Green technology is all around us. But what does it mean? Simon Perry explains that there is more to it than virtualising servers and reducing energy costs.
“Green” talk is everywhere. Toyota will sell you a green car to get to your green office where you can power up your green Apple laptop and access your green Earth friendly webmail while being green by not printing a document at all but instead viewing it online. Green technology abounds, all apparently providing the means to avoid something horrid happening to those polar bears that were pictured on slide three of the nice vendor’s PowerPoint presentation.
But what exactly, aside from being a cheerful alternative to beige, does “green” actually mean in relation to technology? What does it deliver and why do you need it?
It’s worth starting with what the problem is that needs to be solved – with just a passing reference to the polar bears. The problem is that the demands human activities are placing on Earth’s systems exceed the capacity of the systems to deliver, while still remaining in an overall equilibrium conducive to the existence of a wide range of complex life (including us and the polar bears). Today, we have collectively exceeded the recharge rate of so-called renewable resources, while destabilising ecological systems that act as counterbalances to natural and anthropogenic pollutants. The problem might more often be expressed in economic terms, or with vague references to “carbon emissions” but that is the simple crux of it. We must understand the problem if we are to successfully solve it.
The solution to that problem is also simple: We need to reduce the net global impact of humanity’s presence. How much? Enough to leave sufficient planetary carrying capacity for other species to get a reasonable share, and enough for the recharging capacity of various systems to be able to renew resources that we all (including industry) rely upon, such as fresh water, forests and a viable atmosphere. In terms of climate change, current estimates call for an 80 percent overall net (not “net per capita”) reduction in greenhouse gas emissions over 2000 levels, achieved in a smoothly sliding scale by 2050. Climate change is really only one issue by the way, and in reality is in addition to other ecological degradations and resource shortages that we must eventually deal with such as fish stocks and so on.
“Green” however currently connotes “dealing with climate change” rather than dealing with these other problems. So a reasonable definition for “green tech”, if we are to have one, is “technology that contributes in a measurable way towards achieving the necessary reductions in green house gas emissions”. In fact, you have there the most important RFP question to pose to any vendor of “green technology” – “Please describe specifically how your proposed solution will demonstrably contribute to a net decline in GHG emissions, and what will the net GHG reductions be over the entire lifetime of the solution?”.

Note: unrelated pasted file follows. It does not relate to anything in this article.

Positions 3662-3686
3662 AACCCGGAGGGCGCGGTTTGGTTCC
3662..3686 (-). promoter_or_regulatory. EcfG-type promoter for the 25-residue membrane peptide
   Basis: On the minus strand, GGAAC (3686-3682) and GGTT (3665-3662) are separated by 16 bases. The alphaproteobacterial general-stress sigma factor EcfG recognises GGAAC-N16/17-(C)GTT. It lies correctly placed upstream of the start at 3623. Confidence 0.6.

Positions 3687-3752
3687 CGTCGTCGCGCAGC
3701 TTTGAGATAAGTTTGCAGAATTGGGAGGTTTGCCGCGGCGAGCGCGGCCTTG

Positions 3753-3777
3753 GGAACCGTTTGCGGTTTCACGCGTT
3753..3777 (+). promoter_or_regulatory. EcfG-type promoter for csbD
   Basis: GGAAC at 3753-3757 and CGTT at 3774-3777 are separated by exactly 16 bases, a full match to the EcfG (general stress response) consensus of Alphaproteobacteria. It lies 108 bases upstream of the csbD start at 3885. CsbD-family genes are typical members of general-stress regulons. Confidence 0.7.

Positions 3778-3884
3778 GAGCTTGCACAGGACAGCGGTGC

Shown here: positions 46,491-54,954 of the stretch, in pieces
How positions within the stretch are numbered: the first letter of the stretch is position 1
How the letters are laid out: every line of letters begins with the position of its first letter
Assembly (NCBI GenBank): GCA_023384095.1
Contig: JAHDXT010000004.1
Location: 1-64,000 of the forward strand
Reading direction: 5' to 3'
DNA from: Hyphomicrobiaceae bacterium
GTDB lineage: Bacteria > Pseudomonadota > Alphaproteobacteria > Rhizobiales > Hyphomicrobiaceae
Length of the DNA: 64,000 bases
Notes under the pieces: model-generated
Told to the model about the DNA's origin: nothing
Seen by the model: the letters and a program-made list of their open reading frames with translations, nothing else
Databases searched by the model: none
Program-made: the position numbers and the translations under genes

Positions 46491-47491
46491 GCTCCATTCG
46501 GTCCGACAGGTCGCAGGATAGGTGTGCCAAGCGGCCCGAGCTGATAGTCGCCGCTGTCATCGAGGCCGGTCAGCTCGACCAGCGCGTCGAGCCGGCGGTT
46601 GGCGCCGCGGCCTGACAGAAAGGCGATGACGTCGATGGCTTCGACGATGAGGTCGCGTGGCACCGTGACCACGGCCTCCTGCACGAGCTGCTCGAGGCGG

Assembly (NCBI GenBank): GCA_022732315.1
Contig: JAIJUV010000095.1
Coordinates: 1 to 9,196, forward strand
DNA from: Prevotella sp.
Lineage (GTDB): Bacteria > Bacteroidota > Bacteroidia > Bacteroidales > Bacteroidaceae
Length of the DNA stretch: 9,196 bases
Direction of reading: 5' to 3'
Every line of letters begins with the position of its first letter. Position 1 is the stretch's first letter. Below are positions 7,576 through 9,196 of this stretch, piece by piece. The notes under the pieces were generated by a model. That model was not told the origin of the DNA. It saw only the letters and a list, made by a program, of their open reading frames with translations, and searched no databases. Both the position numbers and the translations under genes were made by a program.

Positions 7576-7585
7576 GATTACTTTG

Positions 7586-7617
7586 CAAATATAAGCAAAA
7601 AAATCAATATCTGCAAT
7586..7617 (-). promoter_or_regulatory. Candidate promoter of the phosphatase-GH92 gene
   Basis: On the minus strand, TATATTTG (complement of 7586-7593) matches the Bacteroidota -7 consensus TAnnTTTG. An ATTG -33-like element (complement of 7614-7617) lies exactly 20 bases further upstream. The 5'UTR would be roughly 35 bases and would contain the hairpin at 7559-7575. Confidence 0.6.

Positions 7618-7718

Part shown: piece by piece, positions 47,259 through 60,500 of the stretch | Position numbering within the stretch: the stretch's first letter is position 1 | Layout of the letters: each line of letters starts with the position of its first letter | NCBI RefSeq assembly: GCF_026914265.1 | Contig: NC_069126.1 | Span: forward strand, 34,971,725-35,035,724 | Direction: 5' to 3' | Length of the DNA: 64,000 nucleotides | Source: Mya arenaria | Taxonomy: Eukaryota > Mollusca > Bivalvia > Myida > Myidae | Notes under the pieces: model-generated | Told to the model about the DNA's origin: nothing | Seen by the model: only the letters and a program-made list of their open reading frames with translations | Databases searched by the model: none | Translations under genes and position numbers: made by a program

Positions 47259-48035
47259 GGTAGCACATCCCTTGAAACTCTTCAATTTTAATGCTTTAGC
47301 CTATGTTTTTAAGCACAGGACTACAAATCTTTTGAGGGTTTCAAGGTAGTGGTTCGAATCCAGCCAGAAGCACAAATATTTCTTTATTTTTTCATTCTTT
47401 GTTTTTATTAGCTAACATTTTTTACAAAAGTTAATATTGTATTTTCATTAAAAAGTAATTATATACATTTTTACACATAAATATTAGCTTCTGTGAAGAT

For technology to be considered “green” it ought to do one of two simple functions. Firstly, it might provide a method for reproducing the outcomes of currently performed and highly polluting activities, while reducing their environmental impact. For example simple video conferencing and telepresence are “green tech” because they enable effective multi-modal communication over long distances and in doing so provide an alternative to business travel. Secondly, it might provide the specific means to accurately measure emissions, while actively tuning them down through machine speed management decisions thus achieving maximised efficiency. Smart electricity grids for example are enabled through the wide use of embedded technology throughout the grid structure.
Everything else might be best described by a colour label you probably won’t find on a standard Dulux paint chart; “Dubiously Green”. Dubiously Green is smack between the colour Red (i.e. “Not Green”), the colour called “Green Wash”, and the colour called “True Green”. Examples of Dubiously Green technologies are “power efficient servers”, “green data centres” and “efficient, virtualised storage arrays”. Efficiency is indeed a technique for lowering energy demand (no less august bodies than the IPCC and the IEA say so), however by itself it is not “green”. Indeed, in the absence of controlling mechanisms that limit overall net emissions, efficiency efforts are most likely to result in increased demands for services, resulting in a net increase in energy use and therefore a likely net increase in emissions.
In order to understand this new label called “green technology” we need to be mindful of the problem we’re trying to solve. It must be recognised that this isn’t a pleasant problem to have to face up to, but it is rather an important one. So we need to get the solution right and to do that we need to be clear what is real and what is marketing distraction. We also need to recognise that this is not a problem that technology (much as we all love shiny technology) can address without structural change to the ways in which markets, businesses and individuals manage their activities. What technology can do is to get us as close as we can to the experience of the status quo, in a fashion that scales to a higher economic participation rate than we have today amongst the world’s population, while enabling accurate measurement of our ecological footprint and the means to “manage it down”. Green technology – its very simple really isn’t it?
Simon Perry is a principal associate analyst at Quocirca, specialising in the implications of environmental sustainability on business models.